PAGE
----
Bihar Assembly Elections | Election Commission denies RJD charge, says trends in public domain

Keeping tally:  Election officers tabulating votes, at a counting centre in Patna on Tuesday.

Keeping tally: Election officers tabulating votes, at a counting centre in Patna on Tuesday.

Election Commission officials said on Tuesday that the counting of votes in the Bihar Assembly election, the first general election to be held during the COVID-19 pandemic, was not slow but was taking longer due to the increase in number of electronic voting machines (EVMs) and postal ballots.

Briefing the media at 10 p.m., EC officials said the counting process was in the last stages. EC Secretary-General Umesh Sinha said he wanted to make it clear that the EC had never been under any pressure from anyone.

On the allegation by the RJD that its candidates were congratulated by the returning officers in 119 seats but were not given the certificates, Mr. Kumar said the results and trends were in the public domain. Responding to the demand for a recount, which the CPI(ML) raised in three seats, Mr. Kumar said wherever the margin of victory was lower than the number of rejected postal ballots, the re-verification was mandatory as per a May 2019 direction of the EC.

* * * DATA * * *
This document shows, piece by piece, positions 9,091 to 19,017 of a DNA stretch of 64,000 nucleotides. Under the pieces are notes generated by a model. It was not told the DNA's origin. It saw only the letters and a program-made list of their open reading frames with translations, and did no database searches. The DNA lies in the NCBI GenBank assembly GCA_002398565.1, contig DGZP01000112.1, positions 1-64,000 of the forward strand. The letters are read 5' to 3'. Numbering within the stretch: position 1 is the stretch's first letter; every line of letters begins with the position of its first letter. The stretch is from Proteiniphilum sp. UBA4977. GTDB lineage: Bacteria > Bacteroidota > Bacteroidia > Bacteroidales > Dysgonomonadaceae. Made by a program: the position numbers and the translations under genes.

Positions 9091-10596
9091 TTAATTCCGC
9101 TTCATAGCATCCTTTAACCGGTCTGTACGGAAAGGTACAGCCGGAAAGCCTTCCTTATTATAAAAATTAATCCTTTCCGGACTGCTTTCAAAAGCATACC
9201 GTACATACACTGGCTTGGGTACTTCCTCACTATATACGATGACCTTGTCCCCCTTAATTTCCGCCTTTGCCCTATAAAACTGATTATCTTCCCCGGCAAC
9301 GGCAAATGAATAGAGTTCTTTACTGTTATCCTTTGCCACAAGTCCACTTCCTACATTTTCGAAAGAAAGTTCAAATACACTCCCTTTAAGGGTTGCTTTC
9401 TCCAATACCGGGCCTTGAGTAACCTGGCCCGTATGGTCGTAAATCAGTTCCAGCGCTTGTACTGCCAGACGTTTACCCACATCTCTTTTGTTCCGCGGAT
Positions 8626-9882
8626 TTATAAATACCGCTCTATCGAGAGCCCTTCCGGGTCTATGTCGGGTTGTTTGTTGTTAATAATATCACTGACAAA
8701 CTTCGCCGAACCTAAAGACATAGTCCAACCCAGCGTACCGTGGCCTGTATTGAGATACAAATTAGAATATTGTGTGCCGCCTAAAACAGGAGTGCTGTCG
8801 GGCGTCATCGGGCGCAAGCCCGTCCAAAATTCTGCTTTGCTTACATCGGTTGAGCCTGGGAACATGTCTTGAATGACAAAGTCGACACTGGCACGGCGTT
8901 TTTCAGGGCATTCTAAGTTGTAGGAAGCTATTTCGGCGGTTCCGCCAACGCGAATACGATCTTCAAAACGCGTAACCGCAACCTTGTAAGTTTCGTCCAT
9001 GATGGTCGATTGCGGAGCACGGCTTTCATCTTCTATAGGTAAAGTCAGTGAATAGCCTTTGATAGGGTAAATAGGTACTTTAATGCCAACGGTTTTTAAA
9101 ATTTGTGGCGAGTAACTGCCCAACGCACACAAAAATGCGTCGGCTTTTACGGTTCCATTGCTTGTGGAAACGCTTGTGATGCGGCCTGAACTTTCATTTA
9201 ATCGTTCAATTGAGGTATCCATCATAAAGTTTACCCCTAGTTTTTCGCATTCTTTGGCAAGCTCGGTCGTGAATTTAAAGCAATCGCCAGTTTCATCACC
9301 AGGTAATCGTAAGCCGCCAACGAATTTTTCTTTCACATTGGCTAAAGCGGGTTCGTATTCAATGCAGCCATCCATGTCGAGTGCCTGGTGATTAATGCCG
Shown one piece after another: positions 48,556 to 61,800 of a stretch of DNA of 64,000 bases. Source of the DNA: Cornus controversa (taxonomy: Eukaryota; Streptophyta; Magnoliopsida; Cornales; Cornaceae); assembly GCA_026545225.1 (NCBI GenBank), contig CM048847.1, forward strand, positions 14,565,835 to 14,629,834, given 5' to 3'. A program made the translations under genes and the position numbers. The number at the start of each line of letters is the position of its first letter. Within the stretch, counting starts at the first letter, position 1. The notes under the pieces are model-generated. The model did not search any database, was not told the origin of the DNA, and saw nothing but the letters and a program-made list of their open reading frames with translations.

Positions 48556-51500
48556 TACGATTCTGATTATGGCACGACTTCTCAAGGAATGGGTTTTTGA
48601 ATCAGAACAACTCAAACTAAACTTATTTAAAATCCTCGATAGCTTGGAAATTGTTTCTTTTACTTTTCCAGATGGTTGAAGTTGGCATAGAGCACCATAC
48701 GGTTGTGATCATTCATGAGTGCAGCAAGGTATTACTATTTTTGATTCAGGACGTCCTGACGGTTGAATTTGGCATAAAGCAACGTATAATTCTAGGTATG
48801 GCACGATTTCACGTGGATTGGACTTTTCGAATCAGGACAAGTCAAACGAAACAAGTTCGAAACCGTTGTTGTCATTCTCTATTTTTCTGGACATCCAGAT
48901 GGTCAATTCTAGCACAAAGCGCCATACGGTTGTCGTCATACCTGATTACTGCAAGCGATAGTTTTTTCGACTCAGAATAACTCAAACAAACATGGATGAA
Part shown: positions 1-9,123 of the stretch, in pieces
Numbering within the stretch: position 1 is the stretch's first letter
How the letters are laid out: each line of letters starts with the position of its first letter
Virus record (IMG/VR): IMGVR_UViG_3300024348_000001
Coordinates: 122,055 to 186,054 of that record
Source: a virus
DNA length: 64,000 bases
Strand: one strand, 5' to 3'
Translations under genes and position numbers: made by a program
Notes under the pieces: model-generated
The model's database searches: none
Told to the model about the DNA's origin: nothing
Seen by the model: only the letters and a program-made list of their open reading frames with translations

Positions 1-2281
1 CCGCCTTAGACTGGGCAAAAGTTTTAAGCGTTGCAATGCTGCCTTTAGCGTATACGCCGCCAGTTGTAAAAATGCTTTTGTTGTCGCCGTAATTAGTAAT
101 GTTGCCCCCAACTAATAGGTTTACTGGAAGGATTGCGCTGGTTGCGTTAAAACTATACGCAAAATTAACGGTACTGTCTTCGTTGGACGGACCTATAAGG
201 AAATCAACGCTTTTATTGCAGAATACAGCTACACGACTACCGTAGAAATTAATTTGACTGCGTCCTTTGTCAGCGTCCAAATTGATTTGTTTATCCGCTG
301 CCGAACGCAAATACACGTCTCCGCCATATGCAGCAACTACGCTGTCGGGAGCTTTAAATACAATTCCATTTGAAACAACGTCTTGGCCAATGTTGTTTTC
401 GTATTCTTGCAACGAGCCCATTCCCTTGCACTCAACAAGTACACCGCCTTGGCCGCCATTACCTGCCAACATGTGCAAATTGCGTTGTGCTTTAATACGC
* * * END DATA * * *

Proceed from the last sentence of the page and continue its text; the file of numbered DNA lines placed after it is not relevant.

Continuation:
Addressing presspersons at 6 p.m., Chandra Bhushan Kumar, Deputy Election Commissioner (DEC) in charge of Bihar, said 2.7 crore of the 4.11 crore ballots cast had been counted till 5.30 p.m.

At an earlier press briefing at 1.30 p.m., DEC Ashish Kundra said just over 1 crore votes had been counted and that there was “significant ground to be covered”. He said the process had been going smoothly and no issues had been reported since counting began at 8 a.m.

Mr. Kumar said the number of polling stations had increased by 63% after the EC decided to cap the number of electors per location to 1,000 instead of 1,500 to maintain social distancing. The number of polling booths and EVMs had increased from 65,000 to 1.06 lakh, he said.

He said the EC had limited counting tables to seven per hall, from the earlier 14, but increased the counting locations from 38 to 55.

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Printable version | May 17, 2022 1:41:55 am |